There are very few things that will get me out of bed at 4 in the morning. Taking a ferry to a remote Croatian island surrounded by crystal-clear waters is one of them.

Being the mermaid I am, I figured it was time to explore more of the Adriatic Sea. So when my friends asked me to venture to an island I’d never heard of before, I didn’t think twice.

As the furthest inhabited Croatian island, Lastovo doesn’t crave attention like some of its Dalmatian counterparts. The picturesque landscape of bright blue horizons and engulfing pines speak for themselves, attracting travelers looking to escape the crowds and tourist traps.

If you’re looking for an authentic island experience with truly untouched nature, look no further than Lastovo.

Here’s my experience, followed by my recommendations:

Ferries at Dawn

We booked the last available apartment for Lastovo the night before we left. There were only a handful of accommodation options, mainly apartments and villas. I immediately noticed that there were no corporate hotel chains on the island— an indication of the type of vacation atmosphere.

I packed minimally with only beach essentials, made sure my GoPro was fully charged, and set my alarm for 3:45 a.m. My boyfriend (Domeniko), two other friends of ours (Marko and Renata) and I were on the road by dawn.

The couple we traveled with decided that they wanted to bring their car to the island, which required us to take a ferry that also carries cars. This ferry went out of Peljesac, an hour and a half North from Dubrovnik. I was in a complete daze of sleep deprivation, but the beautiful sun rising over the mountains woke me up. With this view, perhaps I could become an early-bird.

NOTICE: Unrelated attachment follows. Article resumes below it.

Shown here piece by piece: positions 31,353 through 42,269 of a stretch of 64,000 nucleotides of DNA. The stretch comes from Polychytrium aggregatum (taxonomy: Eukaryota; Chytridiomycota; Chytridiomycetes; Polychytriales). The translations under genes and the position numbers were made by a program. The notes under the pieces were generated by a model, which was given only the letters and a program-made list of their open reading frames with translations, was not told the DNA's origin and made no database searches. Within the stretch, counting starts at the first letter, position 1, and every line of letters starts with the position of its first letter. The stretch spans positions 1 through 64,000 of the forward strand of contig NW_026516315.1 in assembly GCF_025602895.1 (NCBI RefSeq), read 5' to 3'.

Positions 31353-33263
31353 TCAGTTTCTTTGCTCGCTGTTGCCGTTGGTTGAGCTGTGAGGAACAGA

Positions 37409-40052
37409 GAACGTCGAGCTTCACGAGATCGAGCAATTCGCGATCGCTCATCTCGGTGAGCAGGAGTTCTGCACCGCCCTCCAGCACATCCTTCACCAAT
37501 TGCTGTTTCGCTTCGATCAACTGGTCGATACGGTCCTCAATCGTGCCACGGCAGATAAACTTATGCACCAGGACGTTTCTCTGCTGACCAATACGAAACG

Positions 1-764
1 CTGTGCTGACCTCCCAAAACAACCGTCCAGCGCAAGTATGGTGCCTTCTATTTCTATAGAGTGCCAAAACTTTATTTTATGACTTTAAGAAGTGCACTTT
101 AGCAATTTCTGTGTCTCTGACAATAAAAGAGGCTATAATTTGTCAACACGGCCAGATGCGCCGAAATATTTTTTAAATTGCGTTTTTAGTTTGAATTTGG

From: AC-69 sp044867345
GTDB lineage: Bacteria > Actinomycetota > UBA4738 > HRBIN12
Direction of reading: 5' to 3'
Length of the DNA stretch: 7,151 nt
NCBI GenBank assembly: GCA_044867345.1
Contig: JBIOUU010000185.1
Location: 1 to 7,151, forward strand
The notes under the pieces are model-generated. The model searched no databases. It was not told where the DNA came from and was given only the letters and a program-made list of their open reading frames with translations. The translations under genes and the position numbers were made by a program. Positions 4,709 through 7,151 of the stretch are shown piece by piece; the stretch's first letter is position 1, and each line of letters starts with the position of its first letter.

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The first ferry we took was to the island of Korcula. We had about an hour here hanging out and drinking coffee in the port before we had to take the car onto another ferry to our final destination.

The ferries are about the size of a cruise ship, with multiple floors and spacious inside seating areas. As soon as we stepped inside the second ferry, Domeniko shook his head and started laughing. He said that the interior design was true to Croatia’s communist roots. Looking around at the cold white walls accented by red cushion chairs and classic light-fixtures, I couldn’t help but feel I was taking a boat ride back to former Yugoslavia as well. Little did I know, the island I was traveling to was actually a former Yugoslavian army base.

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Pinch me, I must be dreaming.

The combination of espresso and wanderlust kicked in, and I suddenly felt a jolt of energy seeing Lastovo on the horizon. I raced to the top of the ferry to watch as we neared closer to the island’s shores. I truly felt like I was dreaming as I took in the serene view before me. DSC01946DSC01955DSC01960